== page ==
So, the boy arrived home from the school this week wearing his swimsuit.
He had lost his shorts. And those other shorts, also.
Yes, those other shorts.
The conversation went like this.
“How was your day at school, son?”
“I lost my shorts.”
“And my underwear too.”
“That’s great Jon.”
The swimsuit my son wears is one of those form-fitting suits, down halfway to the knee, but tight-tight-tight, if you can imagine, looking all the tighter on a lad who is still in that bony-stage of boyhood.
This is apparently what my son wore around to his classes.
Of course, things in Africa go missing all the time. Don’t pay attention and you’ll lose the socks from inside your shoes. All the more at Christmas time, and also during election seasons (which, like in Canada, we happen to be approaching here in Uganda.)
So we need to keep perspective. This theft of Jon’s underwear happened sometime during his school’s swimming gala, so, I also cut Jon some slack for this reason.
It’s not like he was just sitting in math class and looked down and noticed he was getting a draft down there, and reached in his school bag and pulled out his swim kit. (“Kit” – this is what they call a swimsuit here in Uganda.)
Then again, who’s to say my son hasn’t stumbled on a new trend? Swimsuits in class. I can send our dog in his Speedo for a bit of fashion show to help the kids decide.
In either case, my son was so comfortable with it all that after he came home, he even kept wearing said swimsuit to the supper table.
My wife has a different perspective on it all. She thinks this is just one more indicator that we’ve failed as parents.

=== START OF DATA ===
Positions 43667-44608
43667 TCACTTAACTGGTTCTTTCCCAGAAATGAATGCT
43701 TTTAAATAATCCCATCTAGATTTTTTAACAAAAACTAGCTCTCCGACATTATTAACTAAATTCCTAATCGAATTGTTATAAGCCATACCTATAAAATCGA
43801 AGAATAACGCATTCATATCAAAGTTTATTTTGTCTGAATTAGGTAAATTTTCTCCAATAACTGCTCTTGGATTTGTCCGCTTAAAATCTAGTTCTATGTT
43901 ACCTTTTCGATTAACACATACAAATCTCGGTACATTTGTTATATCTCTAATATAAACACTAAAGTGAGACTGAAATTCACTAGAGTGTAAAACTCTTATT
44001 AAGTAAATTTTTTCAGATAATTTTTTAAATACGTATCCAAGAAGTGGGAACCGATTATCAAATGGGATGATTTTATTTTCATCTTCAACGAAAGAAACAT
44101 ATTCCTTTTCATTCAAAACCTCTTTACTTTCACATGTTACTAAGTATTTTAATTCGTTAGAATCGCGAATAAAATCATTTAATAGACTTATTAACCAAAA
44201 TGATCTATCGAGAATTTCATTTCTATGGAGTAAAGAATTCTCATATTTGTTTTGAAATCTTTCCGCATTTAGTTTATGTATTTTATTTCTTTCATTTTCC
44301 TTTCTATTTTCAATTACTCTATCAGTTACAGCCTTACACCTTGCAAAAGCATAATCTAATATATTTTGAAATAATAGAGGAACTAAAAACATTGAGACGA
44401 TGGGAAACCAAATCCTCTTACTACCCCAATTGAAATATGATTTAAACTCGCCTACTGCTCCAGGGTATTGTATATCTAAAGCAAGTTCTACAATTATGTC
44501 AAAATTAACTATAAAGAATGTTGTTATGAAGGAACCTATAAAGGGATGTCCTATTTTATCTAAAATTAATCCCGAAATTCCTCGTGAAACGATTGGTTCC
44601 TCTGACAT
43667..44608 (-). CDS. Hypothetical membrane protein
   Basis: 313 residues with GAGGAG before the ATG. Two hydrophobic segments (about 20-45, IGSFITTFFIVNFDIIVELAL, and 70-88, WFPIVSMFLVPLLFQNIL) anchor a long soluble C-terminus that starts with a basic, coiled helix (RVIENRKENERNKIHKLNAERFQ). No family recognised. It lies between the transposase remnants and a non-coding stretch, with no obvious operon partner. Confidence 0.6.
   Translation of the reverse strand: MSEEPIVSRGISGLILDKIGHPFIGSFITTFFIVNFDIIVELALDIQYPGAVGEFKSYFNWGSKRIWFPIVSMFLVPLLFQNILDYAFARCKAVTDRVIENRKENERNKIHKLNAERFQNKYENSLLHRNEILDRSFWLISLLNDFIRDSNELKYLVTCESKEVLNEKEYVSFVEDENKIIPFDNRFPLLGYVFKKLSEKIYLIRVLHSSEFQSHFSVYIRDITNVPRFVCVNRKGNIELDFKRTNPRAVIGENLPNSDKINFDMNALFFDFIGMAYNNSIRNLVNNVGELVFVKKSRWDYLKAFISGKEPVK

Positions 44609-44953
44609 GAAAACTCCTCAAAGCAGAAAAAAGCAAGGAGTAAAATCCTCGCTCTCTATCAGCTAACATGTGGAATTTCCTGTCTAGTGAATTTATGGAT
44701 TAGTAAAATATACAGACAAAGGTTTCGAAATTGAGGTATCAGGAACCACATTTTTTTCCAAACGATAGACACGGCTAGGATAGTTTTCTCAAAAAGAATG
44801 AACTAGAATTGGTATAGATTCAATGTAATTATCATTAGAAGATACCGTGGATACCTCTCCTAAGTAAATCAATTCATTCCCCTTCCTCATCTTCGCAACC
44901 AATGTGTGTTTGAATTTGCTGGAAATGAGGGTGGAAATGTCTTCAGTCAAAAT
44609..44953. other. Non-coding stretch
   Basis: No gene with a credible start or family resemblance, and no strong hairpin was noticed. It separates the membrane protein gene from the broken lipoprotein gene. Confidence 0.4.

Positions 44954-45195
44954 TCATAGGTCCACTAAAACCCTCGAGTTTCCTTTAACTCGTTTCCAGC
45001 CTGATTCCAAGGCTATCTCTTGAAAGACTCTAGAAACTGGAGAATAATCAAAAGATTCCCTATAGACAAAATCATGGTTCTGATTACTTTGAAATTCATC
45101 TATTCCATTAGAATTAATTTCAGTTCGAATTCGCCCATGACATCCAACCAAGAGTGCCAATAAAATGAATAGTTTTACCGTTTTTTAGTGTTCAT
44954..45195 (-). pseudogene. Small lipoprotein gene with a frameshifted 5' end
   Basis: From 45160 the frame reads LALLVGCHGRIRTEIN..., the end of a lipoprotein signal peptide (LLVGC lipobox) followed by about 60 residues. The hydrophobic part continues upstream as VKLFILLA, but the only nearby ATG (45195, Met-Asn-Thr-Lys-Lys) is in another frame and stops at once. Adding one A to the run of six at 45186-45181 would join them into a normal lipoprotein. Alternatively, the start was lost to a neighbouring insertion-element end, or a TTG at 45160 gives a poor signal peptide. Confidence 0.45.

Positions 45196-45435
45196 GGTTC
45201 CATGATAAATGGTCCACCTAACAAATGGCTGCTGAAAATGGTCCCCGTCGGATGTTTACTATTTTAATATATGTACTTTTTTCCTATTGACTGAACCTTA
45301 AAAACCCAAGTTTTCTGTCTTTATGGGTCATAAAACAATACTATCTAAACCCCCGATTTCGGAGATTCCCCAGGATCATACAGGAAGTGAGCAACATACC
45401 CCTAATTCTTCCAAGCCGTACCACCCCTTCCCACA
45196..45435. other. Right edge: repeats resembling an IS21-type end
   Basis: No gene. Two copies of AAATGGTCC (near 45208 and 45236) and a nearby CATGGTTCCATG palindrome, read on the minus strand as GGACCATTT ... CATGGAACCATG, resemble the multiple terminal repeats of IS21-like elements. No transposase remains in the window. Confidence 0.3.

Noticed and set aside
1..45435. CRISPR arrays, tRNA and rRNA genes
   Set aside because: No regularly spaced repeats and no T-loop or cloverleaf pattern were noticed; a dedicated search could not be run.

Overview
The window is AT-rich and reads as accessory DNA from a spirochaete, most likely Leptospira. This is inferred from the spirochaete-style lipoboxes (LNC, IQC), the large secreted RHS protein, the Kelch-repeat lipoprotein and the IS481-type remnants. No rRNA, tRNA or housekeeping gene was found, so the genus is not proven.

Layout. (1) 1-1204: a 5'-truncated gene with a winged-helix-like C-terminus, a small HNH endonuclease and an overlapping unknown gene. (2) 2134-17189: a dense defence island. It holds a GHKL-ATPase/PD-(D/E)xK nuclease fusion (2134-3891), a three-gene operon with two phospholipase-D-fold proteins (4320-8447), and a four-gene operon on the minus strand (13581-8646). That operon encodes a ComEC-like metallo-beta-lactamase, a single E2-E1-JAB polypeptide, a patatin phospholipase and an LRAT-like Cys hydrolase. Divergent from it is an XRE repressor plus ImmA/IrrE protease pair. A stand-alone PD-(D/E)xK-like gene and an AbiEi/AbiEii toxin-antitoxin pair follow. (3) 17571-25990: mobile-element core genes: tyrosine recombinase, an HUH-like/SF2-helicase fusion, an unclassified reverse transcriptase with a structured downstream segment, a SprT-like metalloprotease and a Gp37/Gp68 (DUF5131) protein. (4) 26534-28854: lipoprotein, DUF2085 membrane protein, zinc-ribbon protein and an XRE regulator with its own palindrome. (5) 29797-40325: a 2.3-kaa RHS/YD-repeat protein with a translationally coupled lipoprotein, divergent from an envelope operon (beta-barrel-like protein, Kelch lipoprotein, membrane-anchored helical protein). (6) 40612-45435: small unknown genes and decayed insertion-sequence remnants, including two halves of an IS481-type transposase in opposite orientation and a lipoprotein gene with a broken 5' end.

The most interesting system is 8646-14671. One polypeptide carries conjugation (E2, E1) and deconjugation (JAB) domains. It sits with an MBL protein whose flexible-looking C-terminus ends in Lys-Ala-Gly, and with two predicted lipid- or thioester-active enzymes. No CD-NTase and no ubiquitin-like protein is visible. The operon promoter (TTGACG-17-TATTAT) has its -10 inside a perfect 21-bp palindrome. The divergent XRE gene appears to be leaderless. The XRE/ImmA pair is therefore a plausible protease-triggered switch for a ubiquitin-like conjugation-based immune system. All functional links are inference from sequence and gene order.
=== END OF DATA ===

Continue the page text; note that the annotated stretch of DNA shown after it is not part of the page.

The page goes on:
I don’t know. I keep meticulous records of all we have done for our kids. I think we’re doing fine.
Regarding my son, I see here I gave him physical affection on June 3. That was a kiss on the forehead. Then a handshake. (His birthday was coming up in a few weeks.)
I played ball with the boy – it was a full 10 minutes — three weeks later.
I read to him on Aug. 15, that is August of 2009. (Always important, read out loud!)
We do feed him regularly.
We provide those swimsuits, as you know.
I hold him accountable for his actions to the extent, you know, I do the same for myself.
Even though some would say it’s a waste of time, I also regularly talk about issues of importance with each of our kids.
These discussions include, but are not limited to, whatever I am stressed out about on any particular day, not the least of which, if course, is the kids themselves.
This, I’ve discovered, is the very best way to share intimate family moments, especially, of course, around the dinner table.
And we do sit around the dinner table regularly. If you know your family research, this is also a significant factor in raising successful kids. For us, this shared meal is usually the second Sunday of every third month (plus every single time our son comes home wearing his swimsuit.)
I could go on, but, well, I think you get the idea on how we’re really doing okay. Fine enough to write about a book on it all.
But that would be just one more item on my very, very, VERY long and important To Do List.